Hint: In crossing over, genetic material is exchanged between the non-sister chromatids of two homologous chromosomes which results in recombination. Crossing over occurs during the pachytene stage of prophase I. Crossing over has greater significance as it brings genetic variability.
Complete answer- During sexual reproduction, meiosis occurs. The prophase I of meiosis consists of mainly five stages. During prophase I, a process called synapsis occurs in which homologous chromosomes arrange themselves to form tetrads or bivalent. The tetrads can be easily seen during the pachytene stage, which is the third stage of prophase I. During pachytene stage, recombinant nodules are seen where crossing over takes place. It is the site where genetic material is exchanged between two homologous chromosomes and results in recombinant chromosomes. Recombinase enzymes help in this process. At the end of pachytene stage, the recombinant chromosomes are linked. After the end of crossing over, the two daughter cells are formed by the separation of homologous chromosomes. During meiosis II, the sister chromatids separate from these two daughter cells which results in four gametes. Out of four, two gametes contain the same alleles as that of parents while the other two contain new allelic combinations.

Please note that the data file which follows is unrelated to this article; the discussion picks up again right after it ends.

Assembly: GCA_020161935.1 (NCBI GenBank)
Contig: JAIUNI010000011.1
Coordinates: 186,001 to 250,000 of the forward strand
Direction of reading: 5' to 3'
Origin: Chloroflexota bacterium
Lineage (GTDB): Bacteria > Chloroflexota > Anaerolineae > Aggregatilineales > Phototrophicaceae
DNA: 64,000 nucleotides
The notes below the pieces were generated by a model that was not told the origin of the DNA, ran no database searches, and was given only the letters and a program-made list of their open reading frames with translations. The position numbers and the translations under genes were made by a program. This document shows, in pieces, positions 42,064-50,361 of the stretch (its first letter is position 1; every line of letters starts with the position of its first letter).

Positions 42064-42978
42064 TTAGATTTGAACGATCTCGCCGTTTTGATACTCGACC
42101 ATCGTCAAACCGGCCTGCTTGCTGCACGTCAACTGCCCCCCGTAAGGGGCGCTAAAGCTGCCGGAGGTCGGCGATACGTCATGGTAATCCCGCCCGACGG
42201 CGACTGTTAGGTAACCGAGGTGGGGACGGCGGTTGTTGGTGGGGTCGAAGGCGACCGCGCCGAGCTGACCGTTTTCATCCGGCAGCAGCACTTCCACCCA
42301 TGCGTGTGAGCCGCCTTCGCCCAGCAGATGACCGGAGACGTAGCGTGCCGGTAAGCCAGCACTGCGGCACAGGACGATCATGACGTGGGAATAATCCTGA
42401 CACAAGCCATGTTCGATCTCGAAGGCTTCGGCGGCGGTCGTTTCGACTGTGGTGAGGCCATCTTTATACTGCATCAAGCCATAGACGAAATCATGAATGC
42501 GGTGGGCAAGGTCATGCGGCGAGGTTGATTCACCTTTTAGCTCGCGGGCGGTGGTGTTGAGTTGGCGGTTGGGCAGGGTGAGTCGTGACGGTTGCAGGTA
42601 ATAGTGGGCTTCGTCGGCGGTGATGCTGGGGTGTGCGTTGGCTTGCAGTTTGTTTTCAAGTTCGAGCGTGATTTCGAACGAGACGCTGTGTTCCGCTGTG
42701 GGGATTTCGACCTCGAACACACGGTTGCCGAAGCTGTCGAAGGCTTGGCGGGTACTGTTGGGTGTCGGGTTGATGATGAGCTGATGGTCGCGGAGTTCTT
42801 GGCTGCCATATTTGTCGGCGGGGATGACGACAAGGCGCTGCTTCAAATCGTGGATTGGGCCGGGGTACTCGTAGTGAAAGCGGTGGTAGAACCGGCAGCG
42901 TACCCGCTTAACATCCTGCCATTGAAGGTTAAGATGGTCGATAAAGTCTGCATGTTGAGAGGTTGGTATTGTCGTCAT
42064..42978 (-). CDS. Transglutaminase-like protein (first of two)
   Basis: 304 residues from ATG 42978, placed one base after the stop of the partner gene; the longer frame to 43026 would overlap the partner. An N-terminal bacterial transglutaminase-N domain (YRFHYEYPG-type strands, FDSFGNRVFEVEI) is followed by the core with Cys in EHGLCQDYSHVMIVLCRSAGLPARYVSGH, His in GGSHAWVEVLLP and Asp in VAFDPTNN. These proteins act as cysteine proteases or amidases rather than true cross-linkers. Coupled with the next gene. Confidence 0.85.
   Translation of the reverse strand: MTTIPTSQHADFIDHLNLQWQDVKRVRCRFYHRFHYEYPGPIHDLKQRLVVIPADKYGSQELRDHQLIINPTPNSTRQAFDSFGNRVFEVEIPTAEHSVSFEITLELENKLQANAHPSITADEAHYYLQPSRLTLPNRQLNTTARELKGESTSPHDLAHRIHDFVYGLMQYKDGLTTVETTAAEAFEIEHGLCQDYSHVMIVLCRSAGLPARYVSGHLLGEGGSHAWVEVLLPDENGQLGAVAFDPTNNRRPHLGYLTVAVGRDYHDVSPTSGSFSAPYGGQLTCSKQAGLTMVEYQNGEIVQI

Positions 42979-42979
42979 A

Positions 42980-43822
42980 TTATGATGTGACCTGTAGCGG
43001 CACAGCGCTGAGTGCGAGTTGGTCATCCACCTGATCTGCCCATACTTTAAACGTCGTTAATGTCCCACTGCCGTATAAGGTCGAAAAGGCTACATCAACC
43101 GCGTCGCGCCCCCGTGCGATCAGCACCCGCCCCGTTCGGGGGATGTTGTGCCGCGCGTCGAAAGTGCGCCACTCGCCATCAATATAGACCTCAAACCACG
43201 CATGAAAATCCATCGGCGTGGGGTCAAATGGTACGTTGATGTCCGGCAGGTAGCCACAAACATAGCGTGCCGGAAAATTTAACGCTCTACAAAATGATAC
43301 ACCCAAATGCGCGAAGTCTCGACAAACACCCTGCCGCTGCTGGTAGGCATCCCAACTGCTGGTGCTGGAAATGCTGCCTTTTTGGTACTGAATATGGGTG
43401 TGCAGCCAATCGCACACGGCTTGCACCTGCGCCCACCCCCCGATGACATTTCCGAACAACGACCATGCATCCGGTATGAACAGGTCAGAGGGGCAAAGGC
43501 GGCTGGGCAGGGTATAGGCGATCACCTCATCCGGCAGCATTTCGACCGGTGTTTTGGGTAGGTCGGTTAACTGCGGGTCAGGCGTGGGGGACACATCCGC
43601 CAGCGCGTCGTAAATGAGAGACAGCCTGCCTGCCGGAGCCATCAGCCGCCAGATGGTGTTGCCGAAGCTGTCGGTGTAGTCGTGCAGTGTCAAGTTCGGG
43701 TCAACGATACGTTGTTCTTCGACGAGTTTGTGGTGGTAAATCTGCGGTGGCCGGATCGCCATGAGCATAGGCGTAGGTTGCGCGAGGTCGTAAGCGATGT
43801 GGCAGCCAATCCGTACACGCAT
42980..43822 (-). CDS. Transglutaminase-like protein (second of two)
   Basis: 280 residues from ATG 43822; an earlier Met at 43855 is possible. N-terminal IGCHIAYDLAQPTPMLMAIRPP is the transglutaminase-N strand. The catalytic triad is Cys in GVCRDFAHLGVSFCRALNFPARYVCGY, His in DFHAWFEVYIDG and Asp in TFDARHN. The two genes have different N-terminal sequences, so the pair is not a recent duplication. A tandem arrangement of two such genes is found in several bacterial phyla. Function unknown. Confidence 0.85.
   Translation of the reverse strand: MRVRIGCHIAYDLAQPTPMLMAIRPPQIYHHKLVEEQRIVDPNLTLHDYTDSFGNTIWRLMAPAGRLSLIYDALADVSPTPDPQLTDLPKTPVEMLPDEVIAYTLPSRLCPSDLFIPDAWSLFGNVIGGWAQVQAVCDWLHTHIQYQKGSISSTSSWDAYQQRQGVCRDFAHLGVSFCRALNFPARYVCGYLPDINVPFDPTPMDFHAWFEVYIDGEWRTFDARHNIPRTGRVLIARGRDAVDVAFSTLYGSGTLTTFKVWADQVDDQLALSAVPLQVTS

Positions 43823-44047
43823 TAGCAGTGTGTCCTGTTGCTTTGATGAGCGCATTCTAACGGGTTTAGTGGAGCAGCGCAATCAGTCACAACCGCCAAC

Thus crossing over results in the recombination of linked alleles. It is the last phase of the recombination process which results in variations as the recombinants contain the genes that are not present in either of the parents.
Note: Homologous chromosomes are the chromosomes which contain two pieces of DNA. One piece is parental while the other is maternal. The homologous chromosomes are not similar but they contain the same genes with slight variation. When the DNA segment is broken and recombined, recombinants are formed. This is called recombination. Recombinants contain the new combination of alleles which has genetic variability.